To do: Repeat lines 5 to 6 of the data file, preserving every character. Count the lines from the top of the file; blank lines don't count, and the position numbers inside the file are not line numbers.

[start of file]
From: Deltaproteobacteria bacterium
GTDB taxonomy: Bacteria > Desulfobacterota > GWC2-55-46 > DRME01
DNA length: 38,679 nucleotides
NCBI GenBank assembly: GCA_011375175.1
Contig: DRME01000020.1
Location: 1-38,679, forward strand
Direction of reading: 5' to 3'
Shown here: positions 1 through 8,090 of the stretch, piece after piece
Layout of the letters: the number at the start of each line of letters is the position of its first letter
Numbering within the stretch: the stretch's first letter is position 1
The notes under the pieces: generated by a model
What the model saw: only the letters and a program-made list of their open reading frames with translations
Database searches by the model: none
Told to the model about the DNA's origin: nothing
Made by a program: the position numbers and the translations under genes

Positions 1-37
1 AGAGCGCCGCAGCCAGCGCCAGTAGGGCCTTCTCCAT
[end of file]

Contig: DRME01000020.1
Location: 1-38,679, forward strand